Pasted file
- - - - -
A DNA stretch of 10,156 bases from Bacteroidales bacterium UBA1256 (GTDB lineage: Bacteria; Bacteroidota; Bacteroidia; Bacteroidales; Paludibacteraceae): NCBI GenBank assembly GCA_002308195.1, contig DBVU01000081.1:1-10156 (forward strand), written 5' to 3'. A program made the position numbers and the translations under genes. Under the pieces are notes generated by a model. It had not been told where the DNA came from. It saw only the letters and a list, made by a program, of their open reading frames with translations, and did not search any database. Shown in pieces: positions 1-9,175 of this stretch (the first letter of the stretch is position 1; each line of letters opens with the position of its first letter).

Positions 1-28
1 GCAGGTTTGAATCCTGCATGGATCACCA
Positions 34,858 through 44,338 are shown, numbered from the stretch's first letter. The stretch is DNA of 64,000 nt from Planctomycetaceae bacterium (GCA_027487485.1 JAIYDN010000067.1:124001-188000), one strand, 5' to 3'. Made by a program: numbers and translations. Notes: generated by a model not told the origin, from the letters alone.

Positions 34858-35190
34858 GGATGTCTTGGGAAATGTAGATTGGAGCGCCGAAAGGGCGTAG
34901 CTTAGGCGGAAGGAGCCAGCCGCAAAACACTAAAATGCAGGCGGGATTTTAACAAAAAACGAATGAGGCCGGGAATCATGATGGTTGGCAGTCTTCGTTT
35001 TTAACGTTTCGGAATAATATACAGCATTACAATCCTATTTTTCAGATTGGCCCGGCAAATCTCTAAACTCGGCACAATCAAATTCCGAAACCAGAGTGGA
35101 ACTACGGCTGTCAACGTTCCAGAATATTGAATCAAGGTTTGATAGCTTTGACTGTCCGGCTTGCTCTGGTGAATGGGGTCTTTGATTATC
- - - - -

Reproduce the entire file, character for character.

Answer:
A DNA stretch of 10,156 bases from Bacteroidales bacterium UBA1256 (GTDB lineage: Bacteria; Bacteroidota; Bacteroidia; Bacteroidales; Paludibacteraceae): NCBI GenBank assembly GCA_002308195.1, contig DBVU01000081.1:1-10156 (forward strand), written 5' to 3'. A program made the position numbers and the translations under genes. Under the pieces are notes generated by a model. It had not been told where the DNA came from. It saw only the letters and a list, made by a program, of their open reading frames with translations, and did not search any database. Shown in pieces: positions 1-9,175 of this stretch (the first letter of the stretch is position 1; each line of letters opens with the position of its first letter).

Positions 1-28
1 GCAGGTTTGAATCCTGCATGGATCACCA
Positions 34,858 through 44,338 are shown, numbered from the stretch's first letter. The stretch is DNA of 64,000 nt from Planctomycetaceae bacterium (GCA_027487485.1 JAIYDN010000067.1:124001-188000), one strand, 5' to 3'. Made by a program: numbers and translations. Notes: generated by a model not told the origin, from the letters alone.

Positions 34858-35190
34858 GGATGTCTTGGGAAATGTAGATTGGAGCGCCGAAAGGGCGTAG
34901 CTTAGGCGGAAGGAGCCAGCCGCAAAACACTAAAATGCAGGCGGGATTTTAACAAAAAACGAATGAGGCCGGGAATCATGATGGTTGGCAGTCTTCGTTT
35001 TTAACGTTTCGGAATAATATACAGCATTACAATCCTATTTTTCAGATTGGCCCGGCAAATCTCTAAACTCGGCACAATCAAATTCCGAAACCAGAGTGGA
35101 ACTACGGCTGTCAACGTTCCAGAATATTGAATCAAGGTTTGATAGCTTTGACTGTCCGGCTTGCTCTGGTGAATGGGGTCTTTGATTATC